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How Your Small Business Can Mitigate Through Inflation

2 Mins read

For the past two years, small businesses have faced an incredible number of challenges from lockdowns and labor shortages, to supply chain issues and now, high inflation. Car prices, groceries, gas, energy and pretty much everything in between is soaring in price as we accelerate through 2022. While that isn’t great news for consumers, inflation can be even worse and pose a severe threat for small businesses. So how can you combat these surging prices that are dipping into your margins, and putting your business at stake?

According to the Bureau of Labor Statistics, the all-items index rose 7.0 percent for the 12 months ending December 2021— making U.S. inflation the highest in 40 years. It’s important to understand what this means for small businesses and how to mitigate through such unpredictable times to come out on top.

Reduce work through automation

With the great resignation causing a rise in cost of labor as well as shortage of labor it may be a good idea to pause on hiring new talent. Consider investing in technology or software that can streamline some of the more time-consuming tasks. Reducing some of the data-oriented tasks through automation leads to less labor needed for operations and less stress on current employee tasks. Employees will be able to focus on more productive responsibilities and duties leading to a more beneficial business.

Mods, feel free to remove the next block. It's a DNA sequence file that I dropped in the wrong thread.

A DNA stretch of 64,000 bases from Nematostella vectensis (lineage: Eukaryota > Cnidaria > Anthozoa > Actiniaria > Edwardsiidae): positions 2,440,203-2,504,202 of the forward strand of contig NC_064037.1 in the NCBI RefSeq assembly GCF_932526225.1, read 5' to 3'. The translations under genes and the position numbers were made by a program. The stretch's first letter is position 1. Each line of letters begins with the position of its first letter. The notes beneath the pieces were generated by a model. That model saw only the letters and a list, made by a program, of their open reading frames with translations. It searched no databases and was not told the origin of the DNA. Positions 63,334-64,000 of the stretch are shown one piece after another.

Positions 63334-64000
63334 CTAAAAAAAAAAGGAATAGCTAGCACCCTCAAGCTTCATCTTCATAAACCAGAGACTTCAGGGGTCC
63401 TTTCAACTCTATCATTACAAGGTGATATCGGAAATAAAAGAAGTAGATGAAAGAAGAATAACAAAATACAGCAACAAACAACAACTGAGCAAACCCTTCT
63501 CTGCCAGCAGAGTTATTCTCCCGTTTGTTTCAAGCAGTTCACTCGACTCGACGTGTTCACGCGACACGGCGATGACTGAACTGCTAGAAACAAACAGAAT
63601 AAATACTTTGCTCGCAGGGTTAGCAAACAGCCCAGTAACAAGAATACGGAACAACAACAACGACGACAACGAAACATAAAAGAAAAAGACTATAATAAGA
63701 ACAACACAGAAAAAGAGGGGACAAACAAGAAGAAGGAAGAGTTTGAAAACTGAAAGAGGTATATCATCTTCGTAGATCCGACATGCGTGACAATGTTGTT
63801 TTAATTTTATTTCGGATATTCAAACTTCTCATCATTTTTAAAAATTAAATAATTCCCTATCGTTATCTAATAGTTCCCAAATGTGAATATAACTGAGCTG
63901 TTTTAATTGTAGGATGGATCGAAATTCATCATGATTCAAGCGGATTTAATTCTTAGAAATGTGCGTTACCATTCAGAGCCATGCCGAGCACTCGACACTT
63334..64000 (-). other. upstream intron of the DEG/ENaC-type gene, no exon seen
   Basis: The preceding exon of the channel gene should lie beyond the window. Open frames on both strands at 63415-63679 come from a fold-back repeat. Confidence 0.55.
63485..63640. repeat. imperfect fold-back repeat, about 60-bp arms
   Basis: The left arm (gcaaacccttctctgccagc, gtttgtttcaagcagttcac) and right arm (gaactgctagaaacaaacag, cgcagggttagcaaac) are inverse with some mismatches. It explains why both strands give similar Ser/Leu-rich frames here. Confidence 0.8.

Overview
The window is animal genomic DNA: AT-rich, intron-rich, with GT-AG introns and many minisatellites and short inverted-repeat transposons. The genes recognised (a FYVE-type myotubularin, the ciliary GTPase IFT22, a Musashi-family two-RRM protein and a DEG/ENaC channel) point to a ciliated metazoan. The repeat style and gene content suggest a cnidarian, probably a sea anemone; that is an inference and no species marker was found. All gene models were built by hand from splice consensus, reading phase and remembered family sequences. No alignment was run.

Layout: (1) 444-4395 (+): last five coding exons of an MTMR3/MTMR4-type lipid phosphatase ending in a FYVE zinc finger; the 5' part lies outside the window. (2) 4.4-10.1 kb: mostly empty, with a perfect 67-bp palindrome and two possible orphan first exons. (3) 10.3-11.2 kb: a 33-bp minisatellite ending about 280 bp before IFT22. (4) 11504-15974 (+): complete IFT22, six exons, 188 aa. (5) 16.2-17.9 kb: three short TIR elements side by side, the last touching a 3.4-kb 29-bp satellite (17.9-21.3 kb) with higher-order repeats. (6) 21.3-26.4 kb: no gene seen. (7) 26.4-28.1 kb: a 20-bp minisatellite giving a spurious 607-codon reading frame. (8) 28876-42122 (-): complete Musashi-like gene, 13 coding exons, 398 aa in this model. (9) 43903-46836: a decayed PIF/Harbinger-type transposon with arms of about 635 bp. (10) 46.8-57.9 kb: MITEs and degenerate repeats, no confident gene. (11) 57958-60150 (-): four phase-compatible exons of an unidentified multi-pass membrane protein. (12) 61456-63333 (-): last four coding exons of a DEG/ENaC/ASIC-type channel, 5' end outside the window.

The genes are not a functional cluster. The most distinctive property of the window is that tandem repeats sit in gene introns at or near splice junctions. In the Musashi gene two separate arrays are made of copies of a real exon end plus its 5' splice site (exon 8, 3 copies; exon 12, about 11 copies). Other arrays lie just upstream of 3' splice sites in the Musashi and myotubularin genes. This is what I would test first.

Improve productivity and recognize performance

The better the work ethic, the better the profits will be. By creating an engaging culture among employees and recognizing performance, you can boost productivity and retain talent. Employees that feel appreciated and valued for their work are more motivated to perform at their best. Colleagues soon realize that performance pays and renew their efforts to get noticed.

Be deliberate about raising prices

While it might seem obvious to raise prices of services due to high costs of operational expenses, this isn’t always the case. Increasing pricing could deter future customers and risk losing current clientele who don’t see the value in paying more for the product/service. Keep an eye on competitors and see if, and how much their prices went up, and how consumers seem to be reacting to it. If overhead, labor, and materials costs are steep and it’s been years since a price increase, a slight rise may be key to survival. However, if business is slow, a price increase might not be the smartest business move.

Cut costs when possible

If the pandemic taught us anything, it showed us that remote work does work. If you really need to cut costs, consider downsizing your workspace or switching to a fully remote work schedule until prices start to balance out. Even a hybrid schedule of half in office and half remote may be beneficial for your team.

Don’t just save, invest too

While it is important to save, investing your money so you can multiply funds outside of your business is extremely important, especially during times of inflation. Even if business is on the slow side, always distribute a portion of your income toward investments. The losses you suffer from higher prices will be more than made up for by the growth of your invested dollars down the line.

The reality is inflation is going to continue to rise and business owners must be prepared to succeed. It’s imperative to develop a strategy and safety net to protect your business. At the end of the day, inflation is something we all feel the effects of, and being honest with your customers and employees will come a long way.

Joe Camberato is the CEO of National Business Capital.

Inflation stock image by SERSOLL/Shutterstock

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